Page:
As we celebrate this week the 225th anniversary of the signing of the Constitution in 1787 at the Constitutional Convention, it is a fitting time to think seriously about the critical, but uneasy relationship of executive power and the rule of law that has existed since the founding.
America’s most revered statesmen – Washington, Jefferson, Jackson, Lincoln and Roosevelt – all reveal that democratic leadership involves a vital connection between leaders and led. It requires first of all that the leader remain answerable to his followers. Even as the president takes bold initiatives and ignores public opinion in the short-run, he must enable his followers to hold him accountable in ways that are practicable and timely. Furthermore, extraordinary democratic statesmanship is not displayed in isolation. Party building and partisan leadership has been central to this task of civic education. Washington apart, America’s most celebrated statesmen were all central to either the creation or reconstruction of political parties. Episodically, periods of partisan realignment have given presidents the political strength to embark on ambitious projects of national reform.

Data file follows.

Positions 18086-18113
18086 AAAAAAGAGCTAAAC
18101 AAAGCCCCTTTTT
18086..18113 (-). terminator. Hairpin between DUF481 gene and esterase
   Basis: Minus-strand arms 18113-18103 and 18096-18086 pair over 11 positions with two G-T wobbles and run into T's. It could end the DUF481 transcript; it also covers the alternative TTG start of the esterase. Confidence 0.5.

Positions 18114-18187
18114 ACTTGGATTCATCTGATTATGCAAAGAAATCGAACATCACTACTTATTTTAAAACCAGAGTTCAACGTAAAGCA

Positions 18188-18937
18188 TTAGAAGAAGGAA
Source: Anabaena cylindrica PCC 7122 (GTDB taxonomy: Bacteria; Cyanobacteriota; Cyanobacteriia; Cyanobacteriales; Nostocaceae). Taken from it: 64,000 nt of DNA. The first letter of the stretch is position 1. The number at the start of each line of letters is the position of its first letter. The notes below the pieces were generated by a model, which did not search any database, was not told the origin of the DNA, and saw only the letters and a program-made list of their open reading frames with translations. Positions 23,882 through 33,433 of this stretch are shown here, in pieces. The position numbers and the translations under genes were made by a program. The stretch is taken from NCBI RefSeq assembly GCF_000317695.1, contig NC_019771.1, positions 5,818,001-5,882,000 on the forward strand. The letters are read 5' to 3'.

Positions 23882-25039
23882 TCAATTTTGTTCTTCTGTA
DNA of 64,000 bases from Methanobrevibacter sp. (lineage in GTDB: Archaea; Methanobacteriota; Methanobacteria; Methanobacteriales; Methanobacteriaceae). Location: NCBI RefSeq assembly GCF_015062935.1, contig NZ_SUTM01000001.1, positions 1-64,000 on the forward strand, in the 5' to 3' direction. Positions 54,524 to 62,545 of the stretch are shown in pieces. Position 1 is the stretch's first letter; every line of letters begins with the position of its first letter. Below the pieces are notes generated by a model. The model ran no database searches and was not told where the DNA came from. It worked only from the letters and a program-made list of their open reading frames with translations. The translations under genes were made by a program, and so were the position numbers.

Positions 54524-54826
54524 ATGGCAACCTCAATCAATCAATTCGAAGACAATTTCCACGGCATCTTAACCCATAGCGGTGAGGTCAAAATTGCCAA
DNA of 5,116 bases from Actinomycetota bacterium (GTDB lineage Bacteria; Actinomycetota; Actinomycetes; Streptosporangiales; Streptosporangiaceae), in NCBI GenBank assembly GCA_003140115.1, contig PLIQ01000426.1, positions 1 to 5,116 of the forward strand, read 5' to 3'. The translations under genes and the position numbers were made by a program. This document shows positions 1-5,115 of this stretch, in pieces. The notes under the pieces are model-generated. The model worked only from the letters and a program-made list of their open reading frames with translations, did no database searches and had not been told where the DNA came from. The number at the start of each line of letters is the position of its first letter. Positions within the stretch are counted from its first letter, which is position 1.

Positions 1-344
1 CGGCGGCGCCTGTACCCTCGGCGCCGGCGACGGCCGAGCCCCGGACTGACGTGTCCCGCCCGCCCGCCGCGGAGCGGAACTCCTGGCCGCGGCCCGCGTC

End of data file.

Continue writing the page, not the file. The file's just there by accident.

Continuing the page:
These episodes, though they may appear to threaten our Constitution, have a revolutionary quality to them. These great political transformations have engaged the American people in popular contests over the meaning of their rights and how to protect them. Presidential statesmanship has provided a critical ingredient to these harsh partisan contests. They have required presidents to think constitutionally: to interpret the meaning of the Declaration of Independence, the Constitution, and the relationship between these two sacred political texts for their own time. In this sense, our most important presidents have truly been constitutional refounders, justifying Jefferson’s exalted, elusive hope that the Constitution would “belong to the living.”